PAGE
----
Saturday, July 23, 2011

Fault-tolerant conversion between sequence alignments

(Post exported from my old blog, now defunct -- published originally on May 17, 2010)

Despite I'm very charitable when testing my own programs, I'm not so nice when asked to scrutinize other people's work. That's why I was happy to see the announcement about the ALTER web server being published at Nucleic Acids Research (open access!).

I am not involved in the project, but I was in the very comfortable position of being one of the beta testers: all I needed to do is to find the largest and most obscure datasets I had and try them; then complain to the authors about the minimal details. I tried some big datasets (I think it was influenza H3N2 HA and HIV-1 complete genomes from South America, around 2 and 4 Mbytes each), and my simulated alignments created "by hand" from PAML. And ALTER could handle them in the end: they even sent me a report explaining how each one of my commentaries was used to improve the software, and asking me to try again until I feel satisfied.

The ALTER web server is a converter between multiple sequence alignment (MSA) formats, for DNA or protein, focused not only on the format itself (like FASTA or NEXUS) but more on the softwares that generated the alignment and the software where the alignment is going to be used in (e.g. clustal or MrBayes). They mention that this program-oriented format conversion is necessary since all useful softwares eventually violate the (outdated) format specification. In their own words
[D]uring the last years MSA's formats have `evolved' very much like the sequences they contain, with mutational events consisting of long names, extra spaces, additional carriage returns, etc.

The web service can automatically recognize the input format, and generate an output for several programs, in several formats. I found it very easy to use, as you proceed it automatically shows you the possible next steps in the same page. Another very nice feature is the possibility of collapsing duplicate (identical) sequences, working then only with the haplotypes (unique sequences). If later you need the information about the collapsed duplicates check out the "info" panel on the bottom of the screen (inside the "log" window).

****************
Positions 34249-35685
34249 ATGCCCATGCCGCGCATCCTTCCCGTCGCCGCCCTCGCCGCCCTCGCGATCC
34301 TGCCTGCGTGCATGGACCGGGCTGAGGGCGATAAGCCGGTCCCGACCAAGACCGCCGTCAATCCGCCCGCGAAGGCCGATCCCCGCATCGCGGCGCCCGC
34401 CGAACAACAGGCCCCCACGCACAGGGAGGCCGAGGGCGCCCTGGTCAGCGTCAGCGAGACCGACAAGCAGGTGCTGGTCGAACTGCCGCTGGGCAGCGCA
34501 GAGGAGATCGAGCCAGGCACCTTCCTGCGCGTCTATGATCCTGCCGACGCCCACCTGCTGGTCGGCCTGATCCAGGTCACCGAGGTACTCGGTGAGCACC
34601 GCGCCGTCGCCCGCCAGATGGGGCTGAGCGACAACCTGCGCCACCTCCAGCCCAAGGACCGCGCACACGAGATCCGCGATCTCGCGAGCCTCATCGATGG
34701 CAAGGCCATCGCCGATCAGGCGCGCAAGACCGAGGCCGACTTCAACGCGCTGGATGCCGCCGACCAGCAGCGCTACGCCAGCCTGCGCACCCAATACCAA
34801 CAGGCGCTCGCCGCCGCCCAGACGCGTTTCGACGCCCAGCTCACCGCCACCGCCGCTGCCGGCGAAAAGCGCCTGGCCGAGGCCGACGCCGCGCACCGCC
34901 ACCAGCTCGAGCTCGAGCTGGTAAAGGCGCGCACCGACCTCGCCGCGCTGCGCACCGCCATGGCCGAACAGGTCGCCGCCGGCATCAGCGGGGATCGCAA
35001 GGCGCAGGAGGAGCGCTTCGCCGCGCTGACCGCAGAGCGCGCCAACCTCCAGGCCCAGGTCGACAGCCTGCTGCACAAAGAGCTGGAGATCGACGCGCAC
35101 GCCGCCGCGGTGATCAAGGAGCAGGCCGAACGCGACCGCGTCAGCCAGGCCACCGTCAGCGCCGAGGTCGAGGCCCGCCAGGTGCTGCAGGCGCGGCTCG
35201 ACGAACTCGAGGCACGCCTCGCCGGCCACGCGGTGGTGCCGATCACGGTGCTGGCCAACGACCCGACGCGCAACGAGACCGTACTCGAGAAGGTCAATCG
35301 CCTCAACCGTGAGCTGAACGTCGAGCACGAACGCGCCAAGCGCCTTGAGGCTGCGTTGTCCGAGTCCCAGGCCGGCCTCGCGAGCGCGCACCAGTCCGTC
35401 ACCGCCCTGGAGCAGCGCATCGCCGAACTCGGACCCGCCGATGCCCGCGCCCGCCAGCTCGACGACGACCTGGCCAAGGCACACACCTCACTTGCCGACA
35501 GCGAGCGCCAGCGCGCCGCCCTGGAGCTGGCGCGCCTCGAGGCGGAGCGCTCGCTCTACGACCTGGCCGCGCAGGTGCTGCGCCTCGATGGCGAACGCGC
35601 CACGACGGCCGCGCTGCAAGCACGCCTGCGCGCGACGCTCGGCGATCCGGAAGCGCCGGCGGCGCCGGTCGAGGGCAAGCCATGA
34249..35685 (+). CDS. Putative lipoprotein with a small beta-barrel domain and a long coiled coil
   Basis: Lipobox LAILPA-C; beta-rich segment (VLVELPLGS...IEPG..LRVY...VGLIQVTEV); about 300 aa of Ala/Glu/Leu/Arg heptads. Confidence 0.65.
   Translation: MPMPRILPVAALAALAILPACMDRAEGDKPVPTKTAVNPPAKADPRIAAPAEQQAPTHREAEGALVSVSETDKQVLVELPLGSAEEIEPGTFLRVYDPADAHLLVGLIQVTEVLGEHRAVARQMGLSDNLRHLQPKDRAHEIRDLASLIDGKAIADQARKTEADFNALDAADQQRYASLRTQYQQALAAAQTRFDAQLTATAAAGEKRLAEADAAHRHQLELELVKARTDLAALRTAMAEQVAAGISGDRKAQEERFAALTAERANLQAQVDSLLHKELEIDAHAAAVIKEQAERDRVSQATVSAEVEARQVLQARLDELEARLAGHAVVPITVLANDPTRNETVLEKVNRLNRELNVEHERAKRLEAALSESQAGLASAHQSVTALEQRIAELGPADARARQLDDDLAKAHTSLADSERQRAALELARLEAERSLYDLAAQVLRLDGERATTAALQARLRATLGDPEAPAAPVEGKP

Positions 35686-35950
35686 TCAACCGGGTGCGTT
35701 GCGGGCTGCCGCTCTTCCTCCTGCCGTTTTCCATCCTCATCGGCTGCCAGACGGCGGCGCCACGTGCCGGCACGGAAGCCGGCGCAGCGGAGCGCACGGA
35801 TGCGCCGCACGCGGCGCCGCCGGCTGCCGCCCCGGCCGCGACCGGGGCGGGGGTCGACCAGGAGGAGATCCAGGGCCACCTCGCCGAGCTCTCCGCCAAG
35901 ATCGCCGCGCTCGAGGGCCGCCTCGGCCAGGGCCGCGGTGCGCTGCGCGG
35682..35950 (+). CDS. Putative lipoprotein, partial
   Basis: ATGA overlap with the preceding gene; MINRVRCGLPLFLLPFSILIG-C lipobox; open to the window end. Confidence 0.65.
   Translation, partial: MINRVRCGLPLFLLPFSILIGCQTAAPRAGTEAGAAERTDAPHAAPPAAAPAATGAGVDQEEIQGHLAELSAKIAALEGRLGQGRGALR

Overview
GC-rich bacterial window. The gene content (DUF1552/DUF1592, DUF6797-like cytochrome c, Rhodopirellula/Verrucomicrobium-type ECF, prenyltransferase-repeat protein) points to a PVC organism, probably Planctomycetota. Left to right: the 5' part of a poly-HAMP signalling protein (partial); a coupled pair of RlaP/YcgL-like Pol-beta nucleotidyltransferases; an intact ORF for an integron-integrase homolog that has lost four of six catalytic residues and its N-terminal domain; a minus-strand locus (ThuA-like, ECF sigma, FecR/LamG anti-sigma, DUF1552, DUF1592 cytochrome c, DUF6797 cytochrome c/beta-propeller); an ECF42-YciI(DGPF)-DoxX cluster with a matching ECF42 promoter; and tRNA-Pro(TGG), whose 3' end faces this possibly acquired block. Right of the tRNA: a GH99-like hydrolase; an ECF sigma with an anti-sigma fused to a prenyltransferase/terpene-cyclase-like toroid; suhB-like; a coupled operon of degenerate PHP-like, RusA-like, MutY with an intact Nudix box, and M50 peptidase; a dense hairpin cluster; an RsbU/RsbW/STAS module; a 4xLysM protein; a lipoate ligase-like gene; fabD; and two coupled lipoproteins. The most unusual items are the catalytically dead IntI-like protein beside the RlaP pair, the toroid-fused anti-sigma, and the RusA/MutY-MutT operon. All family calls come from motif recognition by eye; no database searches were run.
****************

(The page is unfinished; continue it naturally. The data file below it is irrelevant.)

The obvious case when this elimination of duplicates is useful is when doing phylogenetic reconstruction (in many cases you can safely remove identical sequences), but another option offered by ALTER is to remove very similar sequences, where you can define the threshold of similarity. Sometimes when I'm doing a preliminary analysis on a dataset, I want to discard sequences too similar in order to get an overall picture of the data, and some other times I must remove closely-related sequences since my recombination-detection program has a limitation on the number of taxa...

Besides the user-friendly web service, they also offer a geek-friendly API - if you want your program to communicate directly with the service - and the source code, licensed under the LGPL.

Glez-Pena, D., Gomez-Blanco, D., Reboiro-Jato, M., Fdez-Riverola, F., & Posada, D. (2010). ALTER: program-oriented conversion of DNA and protein alignments Nucleic Acids Research DOI: 10.1093/nar/gkq321

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